Listening vs. Problem-Solving: A different perspective

In the last few years, I’ve noticed blog posts, memes, videos, etc., talking about listening to understand vs. listening to problem-solve. Which, in general, is probably a good thing, because there are different types of “problem-solvers,” but these things tend to make the problem-solvers the “bad guy,” and that really frustrates me.

I know there are people out there that take serious issue with someone offering up solutions to problems. I feel like this has been caused by people who aren’t really trying to offer solutions, but are just attempting to dismiss someone by “solving their problem,” usually by just offering a suggestion the person could have figured out on their own. These people are the kind that just don’t want to be bothered with someone else, so they pretend to be “fixers.”

They also make it to where people like me, real problem-solvers, get judged for trying to help, when our intentions are truly just to help alleviate a struggle we are witnessing. There are some situations where a person just needs someone to listen to them, and I understand, and respect that need, and always try to give that space to do so, without interjecting unless asked. I don’t just dismiss everything and say “here’s how you fix it.” I acknowledge every aspect of what you’ve said, and even ask if you’ve tried anything to help (if it’s that type of situation. There aren’t clear solutions to everything, but there are solutions for many things, or at least aspects of them.)

For awhile, I didn’t want to label myself as a problem-solver because of how negatively the label is perceived, especially in the niches I write in, but I got over that. I got over it because I realized there are a lot of people out there that ARE looking for actual solutions, and if I can help even one of those people- I’ll deal with whatever stigma I have to. I’d rather help those that want to be helped than hide that I am all about finding solutions that are valid and will actually be something useable for those that desperately need them.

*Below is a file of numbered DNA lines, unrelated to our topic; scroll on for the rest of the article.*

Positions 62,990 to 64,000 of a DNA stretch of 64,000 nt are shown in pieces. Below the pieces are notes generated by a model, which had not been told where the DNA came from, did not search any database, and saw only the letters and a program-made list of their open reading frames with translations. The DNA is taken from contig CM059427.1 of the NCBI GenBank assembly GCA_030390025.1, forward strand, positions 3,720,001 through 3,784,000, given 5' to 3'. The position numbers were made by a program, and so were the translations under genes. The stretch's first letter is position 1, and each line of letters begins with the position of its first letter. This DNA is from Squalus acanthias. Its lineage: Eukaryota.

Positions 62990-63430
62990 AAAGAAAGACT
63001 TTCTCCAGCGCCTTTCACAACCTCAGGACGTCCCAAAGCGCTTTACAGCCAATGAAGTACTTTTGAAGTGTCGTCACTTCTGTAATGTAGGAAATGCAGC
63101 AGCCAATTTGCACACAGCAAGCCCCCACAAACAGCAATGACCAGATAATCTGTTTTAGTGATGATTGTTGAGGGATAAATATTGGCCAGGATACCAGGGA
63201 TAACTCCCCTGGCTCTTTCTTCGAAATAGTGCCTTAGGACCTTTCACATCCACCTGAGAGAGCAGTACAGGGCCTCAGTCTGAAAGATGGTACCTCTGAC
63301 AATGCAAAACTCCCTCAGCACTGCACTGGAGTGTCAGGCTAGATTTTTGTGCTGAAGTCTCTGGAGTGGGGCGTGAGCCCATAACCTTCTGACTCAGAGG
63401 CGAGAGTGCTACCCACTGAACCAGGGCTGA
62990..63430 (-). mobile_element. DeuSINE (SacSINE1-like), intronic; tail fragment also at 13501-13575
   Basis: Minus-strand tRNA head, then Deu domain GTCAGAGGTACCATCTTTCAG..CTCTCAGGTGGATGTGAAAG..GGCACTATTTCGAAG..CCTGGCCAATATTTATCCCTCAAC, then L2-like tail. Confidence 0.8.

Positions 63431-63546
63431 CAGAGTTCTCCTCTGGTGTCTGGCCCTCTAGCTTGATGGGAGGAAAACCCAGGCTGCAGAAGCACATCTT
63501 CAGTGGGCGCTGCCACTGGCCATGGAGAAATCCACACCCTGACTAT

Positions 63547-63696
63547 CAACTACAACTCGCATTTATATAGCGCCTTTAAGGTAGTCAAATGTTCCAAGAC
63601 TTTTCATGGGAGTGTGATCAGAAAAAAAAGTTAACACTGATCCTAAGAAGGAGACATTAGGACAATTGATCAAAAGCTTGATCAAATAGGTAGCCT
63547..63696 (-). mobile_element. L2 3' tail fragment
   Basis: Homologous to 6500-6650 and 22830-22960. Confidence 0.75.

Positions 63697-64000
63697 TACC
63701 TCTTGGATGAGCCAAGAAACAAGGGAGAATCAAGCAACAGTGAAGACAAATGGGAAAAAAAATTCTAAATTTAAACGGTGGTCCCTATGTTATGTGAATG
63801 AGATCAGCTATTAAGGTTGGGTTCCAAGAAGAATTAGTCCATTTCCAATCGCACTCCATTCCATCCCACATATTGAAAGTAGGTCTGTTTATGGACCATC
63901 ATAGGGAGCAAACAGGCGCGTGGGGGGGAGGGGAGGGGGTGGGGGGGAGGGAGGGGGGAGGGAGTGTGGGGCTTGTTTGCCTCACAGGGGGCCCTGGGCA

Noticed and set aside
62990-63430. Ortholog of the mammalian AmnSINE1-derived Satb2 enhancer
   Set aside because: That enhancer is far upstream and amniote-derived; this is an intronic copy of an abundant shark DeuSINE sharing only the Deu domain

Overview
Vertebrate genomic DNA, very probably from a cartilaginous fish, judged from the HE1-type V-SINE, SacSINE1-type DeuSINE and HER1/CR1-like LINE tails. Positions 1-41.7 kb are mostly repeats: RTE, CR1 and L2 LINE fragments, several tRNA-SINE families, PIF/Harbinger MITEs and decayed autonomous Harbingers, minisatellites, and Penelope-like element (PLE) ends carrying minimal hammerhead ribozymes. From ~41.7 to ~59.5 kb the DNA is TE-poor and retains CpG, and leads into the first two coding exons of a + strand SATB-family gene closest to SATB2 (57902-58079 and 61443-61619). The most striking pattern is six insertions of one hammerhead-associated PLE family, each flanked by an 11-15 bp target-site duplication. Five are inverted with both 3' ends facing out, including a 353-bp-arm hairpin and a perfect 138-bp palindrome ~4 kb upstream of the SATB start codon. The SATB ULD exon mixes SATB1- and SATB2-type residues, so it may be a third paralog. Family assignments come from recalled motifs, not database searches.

My mind sees potential consequences & problems, and the options to solutions to those, without me even realizing. It’s not a conscious choice. It’s just how my brain works. I was designed to be one of those people that figures out how to overcome challenges and adapts. I am thoroughly convinced of this both because I have been this way as long as I can remember, and because life has thrown a whole lot at me and expected me to just figure it out. I guess someone felt that being genetically designed this way wasn’t enough, so I need life experiences to go along with it.

Since my brain works how it does, and my adult life has been a serious challenge, I find it kind of ridiculous that we’ve basically created a society where people want you to feel weird about offering help, but they will simultaneously act like you’re awful for not helping. Some say you should let the people reach out to you, only, and never try to help unless asked.

The problem with THAT is, I know there are some people out here that have a very hard time asking for help. I know, because I am one of those people, and have ran into numerous like me during my life. There are times I’ve pleaded silently in my head for help of any kind with whatever was challenging me, but not speak one single word about the problem. I have encountered plenty that are the opposite, of course- they don’t have a problem asking for ANYthing, even if it’s way beyond what they reasonably should be, but just because there are more & more of those type, doesn’t mean those like me don’t exist anymore.